Let’s start with a simple question: what-do-wealthy-people-in-Ghana-do-with-their-money?
Take a few seconds to ponder the question. It’s a question I’ve been fixated on for the last couple of weeks. I’ve mustered the courage to pose the question to some rather wealthy people at point-blank range recently as part of a rather unscientific fact-finding mission. The answers I’ve heard are at best scary and at worst tragic but in all cases, the answers have struck at the core of many of the socio-political problems this country faces.
Wealth isn’t something we talk about much in Accra; not in a constructive way anyway. We may from time to time discuss who has it, our disdain for how they got it or our desire to amass similar fortunes. Yet we seldom talk about how to get it, how to keep it and what to do with it once we have it. As for wealth’s close confederate “privilege”, most people wouldn’t even recognize it if it slapped them across the face with a “banku-ta” (a Ghanian style wooden spatula for the uninitiated) and yet it is appropriated with increasing regularity in this town.
Linked to the question of what do rich people in Ghana do with their money is the broader question “do people who have access to wealth and privilege owe a responsibility to their societies and if so, what is that responsibility?” It’s an important question anywhere in the world but especially so in a place like Ghana because, let’s face it, (1) there simply aren’t that many people of wealth and privilege and (2) the needs of this society are that much greater than most other part of the world.
I have strong views on this subject but before I share them, let me share this anecdote from a few years ago that helped shape my thinking on this matter:
Its June 2015 and I’ve just left my pretty decent job working for a multinational conglomerate to go set up a venture capital fund with the hope of helping to channel capital and business expertise in the direction of promising Ghanaian start-ups and SME’s that are in dire need of both. Before I said “hasta la vista” to my job, I had sounded the idea out to a few Ghanaian high-net individuals and a few of them had suggested that they would be interested in taking a bet on my new venture. One of the gentlemen I spoke to had just sold one of his businesses for $35 Million cash and had once quipped to me “Kobby, I don’t have to ever work again”. This was someone I’d always considered a mentor and a friend, a patriot and who gave generously to charity without making a song and dance about it.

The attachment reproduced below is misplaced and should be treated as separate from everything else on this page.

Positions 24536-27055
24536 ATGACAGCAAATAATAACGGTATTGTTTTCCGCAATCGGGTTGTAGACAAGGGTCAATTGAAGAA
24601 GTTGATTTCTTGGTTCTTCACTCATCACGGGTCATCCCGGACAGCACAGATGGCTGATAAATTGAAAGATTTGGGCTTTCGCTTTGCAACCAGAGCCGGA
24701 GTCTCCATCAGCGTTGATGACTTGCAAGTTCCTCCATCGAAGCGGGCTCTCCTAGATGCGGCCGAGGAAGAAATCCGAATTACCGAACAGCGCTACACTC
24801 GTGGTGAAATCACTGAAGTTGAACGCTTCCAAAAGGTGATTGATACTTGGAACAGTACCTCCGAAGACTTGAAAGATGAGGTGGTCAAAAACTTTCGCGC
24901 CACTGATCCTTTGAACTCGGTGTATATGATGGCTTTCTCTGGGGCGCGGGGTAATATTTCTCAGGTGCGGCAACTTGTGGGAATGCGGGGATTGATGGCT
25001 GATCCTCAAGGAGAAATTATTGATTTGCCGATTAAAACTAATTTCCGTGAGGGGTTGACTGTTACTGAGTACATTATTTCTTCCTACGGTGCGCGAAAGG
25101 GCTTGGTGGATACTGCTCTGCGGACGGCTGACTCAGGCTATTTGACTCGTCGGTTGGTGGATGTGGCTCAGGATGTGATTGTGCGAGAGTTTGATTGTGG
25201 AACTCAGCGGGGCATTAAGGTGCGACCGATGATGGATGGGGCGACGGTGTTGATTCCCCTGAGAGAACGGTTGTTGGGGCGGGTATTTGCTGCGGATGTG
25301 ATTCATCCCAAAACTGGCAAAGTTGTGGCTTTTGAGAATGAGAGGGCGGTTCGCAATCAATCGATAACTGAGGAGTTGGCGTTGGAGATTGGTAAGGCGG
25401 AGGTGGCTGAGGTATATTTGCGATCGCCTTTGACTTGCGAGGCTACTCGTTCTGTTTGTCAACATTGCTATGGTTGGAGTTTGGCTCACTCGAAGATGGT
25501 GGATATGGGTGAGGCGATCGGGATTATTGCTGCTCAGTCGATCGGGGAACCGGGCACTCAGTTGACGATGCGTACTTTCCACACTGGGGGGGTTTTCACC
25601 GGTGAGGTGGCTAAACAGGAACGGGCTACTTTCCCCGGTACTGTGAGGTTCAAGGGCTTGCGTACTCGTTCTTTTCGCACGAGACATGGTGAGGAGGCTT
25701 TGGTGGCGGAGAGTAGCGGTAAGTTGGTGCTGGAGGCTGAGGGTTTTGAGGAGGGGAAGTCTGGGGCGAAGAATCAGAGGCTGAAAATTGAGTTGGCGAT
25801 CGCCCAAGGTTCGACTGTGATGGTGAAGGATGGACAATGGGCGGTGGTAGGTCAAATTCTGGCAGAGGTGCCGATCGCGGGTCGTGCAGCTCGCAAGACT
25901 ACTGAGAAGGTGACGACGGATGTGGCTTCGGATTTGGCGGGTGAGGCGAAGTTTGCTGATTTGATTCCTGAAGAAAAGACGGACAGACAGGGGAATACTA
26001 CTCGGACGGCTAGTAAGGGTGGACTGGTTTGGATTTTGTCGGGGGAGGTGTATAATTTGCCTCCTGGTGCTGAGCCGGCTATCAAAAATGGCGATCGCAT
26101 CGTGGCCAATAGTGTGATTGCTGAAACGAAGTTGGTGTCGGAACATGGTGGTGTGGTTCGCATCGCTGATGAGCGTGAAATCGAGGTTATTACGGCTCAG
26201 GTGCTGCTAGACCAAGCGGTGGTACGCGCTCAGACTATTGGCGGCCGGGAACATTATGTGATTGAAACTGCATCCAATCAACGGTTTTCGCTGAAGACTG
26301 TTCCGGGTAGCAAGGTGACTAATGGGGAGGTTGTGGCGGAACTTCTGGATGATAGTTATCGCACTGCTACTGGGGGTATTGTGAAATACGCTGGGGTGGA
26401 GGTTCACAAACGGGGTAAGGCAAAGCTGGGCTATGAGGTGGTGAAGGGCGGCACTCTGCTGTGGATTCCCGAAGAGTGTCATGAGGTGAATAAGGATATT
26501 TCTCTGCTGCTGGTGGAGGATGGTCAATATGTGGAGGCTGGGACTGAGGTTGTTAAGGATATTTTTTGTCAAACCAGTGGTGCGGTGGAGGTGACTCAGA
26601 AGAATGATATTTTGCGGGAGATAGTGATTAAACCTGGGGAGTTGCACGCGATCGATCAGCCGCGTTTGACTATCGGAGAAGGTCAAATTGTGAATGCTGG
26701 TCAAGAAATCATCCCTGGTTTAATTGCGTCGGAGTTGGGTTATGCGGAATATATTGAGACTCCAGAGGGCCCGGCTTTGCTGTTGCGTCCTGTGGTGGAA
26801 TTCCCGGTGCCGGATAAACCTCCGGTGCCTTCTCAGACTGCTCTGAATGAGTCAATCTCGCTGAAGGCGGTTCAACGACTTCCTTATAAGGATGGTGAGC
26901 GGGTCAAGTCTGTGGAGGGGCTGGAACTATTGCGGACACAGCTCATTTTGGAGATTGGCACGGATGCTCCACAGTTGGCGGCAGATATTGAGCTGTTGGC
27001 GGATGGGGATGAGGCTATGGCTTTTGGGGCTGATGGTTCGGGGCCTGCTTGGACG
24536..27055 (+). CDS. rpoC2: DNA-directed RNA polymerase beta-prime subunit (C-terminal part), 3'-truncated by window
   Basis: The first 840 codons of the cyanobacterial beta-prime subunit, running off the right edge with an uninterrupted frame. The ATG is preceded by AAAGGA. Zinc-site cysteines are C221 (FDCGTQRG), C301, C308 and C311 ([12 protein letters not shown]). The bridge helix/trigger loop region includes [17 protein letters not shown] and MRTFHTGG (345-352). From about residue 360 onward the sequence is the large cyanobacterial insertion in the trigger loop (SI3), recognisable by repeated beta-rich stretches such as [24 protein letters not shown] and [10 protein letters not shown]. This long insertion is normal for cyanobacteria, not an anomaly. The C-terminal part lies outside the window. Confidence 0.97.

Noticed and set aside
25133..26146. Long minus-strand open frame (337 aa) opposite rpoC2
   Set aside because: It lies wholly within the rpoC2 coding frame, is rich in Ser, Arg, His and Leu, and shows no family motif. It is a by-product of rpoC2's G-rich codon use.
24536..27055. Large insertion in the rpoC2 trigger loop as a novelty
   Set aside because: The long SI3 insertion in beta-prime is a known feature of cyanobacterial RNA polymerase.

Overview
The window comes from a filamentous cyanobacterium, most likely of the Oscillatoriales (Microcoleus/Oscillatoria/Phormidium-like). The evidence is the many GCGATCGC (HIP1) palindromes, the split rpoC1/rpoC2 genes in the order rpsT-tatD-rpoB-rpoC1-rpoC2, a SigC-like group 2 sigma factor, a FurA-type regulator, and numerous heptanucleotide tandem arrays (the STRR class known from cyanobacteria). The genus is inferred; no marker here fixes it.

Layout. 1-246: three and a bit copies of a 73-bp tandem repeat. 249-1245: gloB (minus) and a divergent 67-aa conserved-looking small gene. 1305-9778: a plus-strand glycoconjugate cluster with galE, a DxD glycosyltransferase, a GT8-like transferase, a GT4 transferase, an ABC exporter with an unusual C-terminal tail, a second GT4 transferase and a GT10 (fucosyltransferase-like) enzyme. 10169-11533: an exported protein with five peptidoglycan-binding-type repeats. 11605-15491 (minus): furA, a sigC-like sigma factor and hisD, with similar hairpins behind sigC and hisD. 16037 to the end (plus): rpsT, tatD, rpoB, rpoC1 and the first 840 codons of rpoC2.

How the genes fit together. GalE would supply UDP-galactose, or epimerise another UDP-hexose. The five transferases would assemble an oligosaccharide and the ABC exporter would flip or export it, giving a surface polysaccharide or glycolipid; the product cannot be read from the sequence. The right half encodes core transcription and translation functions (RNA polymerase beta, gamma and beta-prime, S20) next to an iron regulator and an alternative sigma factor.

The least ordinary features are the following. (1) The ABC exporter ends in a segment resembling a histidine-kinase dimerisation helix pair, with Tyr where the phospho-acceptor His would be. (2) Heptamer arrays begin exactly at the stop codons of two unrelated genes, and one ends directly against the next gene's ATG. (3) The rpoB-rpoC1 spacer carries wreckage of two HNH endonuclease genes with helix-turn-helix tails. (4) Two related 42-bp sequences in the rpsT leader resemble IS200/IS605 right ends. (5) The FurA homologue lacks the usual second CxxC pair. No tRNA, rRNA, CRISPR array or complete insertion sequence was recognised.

With all this in mind, he was naturally my first point of call. After sitting through my rather detailed pitch (product samples and all) he retorted: “I can barely spend the interest on my treasury bills, why should I take additional risk and invest any money with you”? A fair question to ask if you refer to any economics textbook.
But consider that in any economy there are fundamentally only 3 sources of funding for value creation which are (a) government spending, (b) personal and institutional funds and © external/donor funds. If you further consider the limited availability and/or complexities of government and donor funding in this part of the world, the role that personal and institutional wealth plays in value creation is that much more amplified.
Perhaps a better question for my prospective investor to have asked is “Do I have any responsibility to use my wealth and privilege to empower and/or amplify the next generation of Ghanaians and if so where does that responsibility start and stop”? I wouldn’t be so bold so as to ask for US$35M but perhaps one could put US$350K at risk so that maybe, just maybe, we might create meaning full jobs for 50 Ghanaians? How about US$200K? US$50K?
Let me be unequivocal here; this post isn’t my reaction to being jilted by a potential investor. I actually went on to help raise over US$800K for Ghanaian SMEs (not as much as I would have liked but still impactful) and the lessons from the “rejection” set me up nicely for what I do today. This is bigger than that. This post comes from a deep worry within me that the development that we so desperately want to see in this country continues to elude us because those who are best placed to be catalysts for it are sleeping on the job!